Posted on 04 February 2011.
Sierra Leone plans to prohibit imported goods known to damage the ozone layer, the federal Environmental Protection Agency announced Friday.
Kolleh Bangura, director of the West African nation’s EPA, told AFP that a new measure would ban products containing substances known to deplete the ozone, such as old refrigerators. The ban will go into effect April 1.
“A recent workshop has sensitised customs and marine officials as well as other stakeholders including fire-fighters on the harmful effect of ozone-depleting substances,” Bangura said, according to AFP.
“Sierra Leone has made progress in the issue of ozone depletion between 1990 to 2000 introducing environmental policies, strategies and regulations but practical control and management have been severely affected by lack of funding,” Bangura added.
The attempt to ban ozone-damaging products and substances dates back to 2008, when the law was first passed by the nation’s parliament. A lack of funding prevented the ban from going into effect until now.
Posted in Laws & Regulations, Ozone
Posted on 02 February 2011.
Supporters of Egyptian President Hosni Mubarak gathered today in Cairo to counter the past week’s anti-government protests.
On an upscale boulevard in the nation’s capital, thousands of Mubarak defenders – including government workers, men in designer sunglasses and women with expensive hairdos – congregated to peacefully voice their support of the autocratic leader, AP reported Wednesday. A few dozen government-employed nurses chanted, “We love you Mubarak!”
Things were less subdued in Cairo’s central Tahrir Square, where opposition protesters had been keeping a vigil for days. The two sides clashed violently there today, AP reported, hitting each other with sticks and leaving many injured.
After 30 years in power, Mubarak has buckled to pressure from the protests and promised to stand down at the country’s next election in September. But demonstrators continue to demand that the 82-year-old relinquish his authority immediately.
The Egyptian military also called for Mubarak to step down immediately.
“Your message has arrived, your demands became known … you are capable of bringing normal life to Egypt,” a military spokesman said, according to AP.
Posted in International Relations & Treaties, Laws & Regulations, Military
Posted on 01 February 2011.
Over $46 million was spent on a California ballot measure aimed at postponing the state’s landmark global warming law, according to fundraising and spending reports filed Monday.
Proposition 23, which failed to pass on the November ballot, would have temporarily suspended the state’s 2006 greenhouse gas regulations until the unemployment rate, now at 12.5 percent, remained at 5.5 percent for a year.
Opponents pumped more than $36 million into the campaign against the measure, while supporters headed by out-of-state oil companies spent about $10.5 million.
The ballot measure, which failed by a margin of 61.6 percent to 38.4 percent, sought to freeze the 2006 Global Warming Solutions Act, a law that will curb heat-trapping industrial emissions beginning in 2012 and start reducing dependency on fossil fuels in 2020.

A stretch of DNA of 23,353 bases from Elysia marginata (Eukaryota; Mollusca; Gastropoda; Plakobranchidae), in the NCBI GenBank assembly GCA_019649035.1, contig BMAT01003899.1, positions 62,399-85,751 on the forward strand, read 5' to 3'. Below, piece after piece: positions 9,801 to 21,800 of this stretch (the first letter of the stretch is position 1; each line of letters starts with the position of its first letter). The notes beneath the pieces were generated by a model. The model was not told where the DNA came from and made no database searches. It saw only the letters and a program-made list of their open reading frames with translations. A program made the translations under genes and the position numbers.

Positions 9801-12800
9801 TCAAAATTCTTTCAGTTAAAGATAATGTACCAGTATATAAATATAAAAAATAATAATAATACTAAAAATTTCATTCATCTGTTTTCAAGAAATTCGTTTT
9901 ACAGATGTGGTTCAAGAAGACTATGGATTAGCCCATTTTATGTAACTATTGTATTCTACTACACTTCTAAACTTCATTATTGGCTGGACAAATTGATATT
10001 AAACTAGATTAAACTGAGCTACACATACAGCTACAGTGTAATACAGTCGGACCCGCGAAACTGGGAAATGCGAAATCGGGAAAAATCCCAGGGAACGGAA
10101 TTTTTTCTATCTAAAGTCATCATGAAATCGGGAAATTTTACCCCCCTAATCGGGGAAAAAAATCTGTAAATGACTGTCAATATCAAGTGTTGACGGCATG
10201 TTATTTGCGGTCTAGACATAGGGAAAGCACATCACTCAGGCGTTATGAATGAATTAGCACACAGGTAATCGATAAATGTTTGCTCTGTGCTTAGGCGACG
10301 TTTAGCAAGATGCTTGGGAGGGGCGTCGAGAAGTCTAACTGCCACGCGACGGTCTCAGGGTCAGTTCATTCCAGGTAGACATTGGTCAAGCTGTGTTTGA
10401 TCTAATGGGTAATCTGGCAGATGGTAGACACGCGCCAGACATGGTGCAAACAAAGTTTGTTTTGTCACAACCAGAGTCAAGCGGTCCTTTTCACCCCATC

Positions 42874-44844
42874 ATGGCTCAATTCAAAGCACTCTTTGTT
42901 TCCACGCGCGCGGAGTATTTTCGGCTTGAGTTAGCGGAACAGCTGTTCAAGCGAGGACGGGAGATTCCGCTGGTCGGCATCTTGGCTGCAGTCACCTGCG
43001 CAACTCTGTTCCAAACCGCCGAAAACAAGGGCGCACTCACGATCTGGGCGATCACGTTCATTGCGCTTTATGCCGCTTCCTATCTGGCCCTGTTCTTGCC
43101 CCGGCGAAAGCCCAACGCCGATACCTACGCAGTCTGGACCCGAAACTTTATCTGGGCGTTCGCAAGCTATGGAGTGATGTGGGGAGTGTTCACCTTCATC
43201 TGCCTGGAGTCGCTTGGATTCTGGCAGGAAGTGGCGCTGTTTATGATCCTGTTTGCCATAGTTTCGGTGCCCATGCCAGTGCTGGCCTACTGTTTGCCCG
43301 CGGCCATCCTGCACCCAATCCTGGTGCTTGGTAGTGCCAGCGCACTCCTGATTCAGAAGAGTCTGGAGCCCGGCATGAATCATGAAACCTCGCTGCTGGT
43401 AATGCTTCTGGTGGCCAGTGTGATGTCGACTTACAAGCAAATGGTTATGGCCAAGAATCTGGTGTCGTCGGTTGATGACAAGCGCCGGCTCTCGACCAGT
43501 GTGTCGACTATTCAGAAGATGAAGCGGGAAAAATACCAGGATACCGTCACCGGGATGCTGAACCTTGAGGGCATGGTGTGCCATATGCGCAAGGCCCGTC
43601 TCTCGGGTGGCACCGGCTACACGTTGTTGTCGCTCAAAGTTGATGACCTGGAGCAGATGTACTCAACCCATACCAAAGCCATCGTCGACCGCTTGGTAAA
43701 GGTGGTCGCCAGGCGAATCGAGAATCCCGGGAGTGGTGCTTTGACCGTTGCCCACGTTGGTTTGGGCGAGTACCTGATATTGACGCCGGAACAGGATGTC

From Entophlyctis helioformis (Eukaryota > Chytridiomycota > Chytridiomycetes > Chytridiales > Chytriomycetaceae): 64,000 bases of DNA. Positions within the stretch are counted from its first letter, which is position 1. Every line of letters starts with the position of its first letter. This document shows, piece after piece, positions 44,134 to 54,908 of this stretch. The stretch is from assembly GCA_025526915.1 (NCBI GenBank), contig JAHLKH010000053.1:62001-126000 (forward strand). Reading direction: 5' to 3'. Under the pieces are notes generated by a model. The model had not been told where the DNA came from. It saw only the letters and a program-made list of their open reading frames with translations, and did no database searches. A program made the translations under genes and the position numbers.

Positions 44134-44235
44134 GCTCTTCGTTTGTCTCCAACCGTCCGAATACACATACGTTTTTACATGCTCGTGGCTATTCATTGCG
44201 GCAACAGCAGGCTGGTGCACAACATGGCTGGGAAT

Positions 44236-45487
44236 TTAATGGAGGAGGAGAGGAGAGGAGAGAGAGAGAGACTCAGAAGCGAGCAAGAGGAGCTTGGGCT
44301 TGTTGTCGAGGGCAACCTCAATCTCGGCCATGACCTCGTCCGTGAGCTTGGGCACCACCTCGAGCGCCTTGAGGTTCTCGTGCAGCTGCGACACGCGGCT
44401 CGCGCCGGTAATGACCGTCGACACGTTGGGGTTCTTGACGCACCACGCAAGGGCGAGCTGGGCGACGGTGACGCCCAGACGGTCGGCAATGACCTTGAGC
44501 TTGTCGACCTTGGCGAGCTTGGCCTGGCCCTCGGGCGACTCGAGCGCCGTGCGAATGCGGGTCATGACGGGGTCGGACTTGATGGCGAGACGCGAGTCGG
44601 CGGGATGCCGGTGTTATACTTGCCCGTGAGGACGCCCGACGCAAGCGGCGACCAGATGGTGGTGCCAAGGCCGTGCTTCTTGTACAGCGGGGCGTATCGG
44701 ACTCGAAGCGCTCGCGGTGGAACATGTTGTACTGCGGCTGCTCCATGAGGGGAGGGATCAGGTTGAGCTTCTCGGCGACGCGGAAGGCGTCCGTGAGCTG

Oil companies championed the proposition, claiming that the law would do further damage to California’s already-crippled economy by driving businesses out of the state. They said it should be postponed until the state regained financial security.
Steve Mavilglio, a spokesman for the opponents to Proposition 23, said the measure was defeated because of state and national groups that believe green jobs will help California’s economy rebound.
“California’s business community rallied to save the fastest-growing business sector in the state,” Maviglio told AP. “It also became a flashpoint nationally for the future of clean energy.”
The state’s unemployment rate has held at 5.5 percent for a year just three times in three decades, AP reports.
Posted in Laws & Regulations, Policies
Posted on 01 February 2011.
A group of Republican U.S. senators Monday announced plans to strip the Obama administration of its ability to regulate greenhouse gas emissions.
Sen. John Barrasso (R-Wyoming) and 10 other conservative senators introduced sweeping legislation that would prevent the Environmental Protection Agency from regulating heat-trapping emissions from power stations and industrial plants without permission from Congress.
The bill would also bar all federal agencies from considering the impact of greenhouse gas emissions when implementing existing laws, such as the Endangered Species Act.
“My bill will shrink Washington’s job-crushing agenda and grow America’s economy,” said Barrasso, an outspoken skeptic of climate change.
“I will do whatever it takes to ensure that Washington doesn’t impose cap-and-trade policies in any form.”
Environmental groups and Democratic senators fired back immediately, with Massachusetts Senator John Kerry charging that Barrasso’s bill “puts the public health at risk and encourages the outsourcing of American jobs.”
Senate Environment and Public Works Committee chairwoman Barbara Boxer said the legislation threatens bipartisan efforts to serve the public by protecting the environment.
“Since president Nixon signed the Clean Air Act in 1970, Republicans and Democrats in Congress have worked together to protect American families from dangerous pollution,” Boxer said in a statement. “The Republican effort now to turn their back on the health of the American people will be resisted by those of us who believe it is our responsibility to make life better for the people we serve.”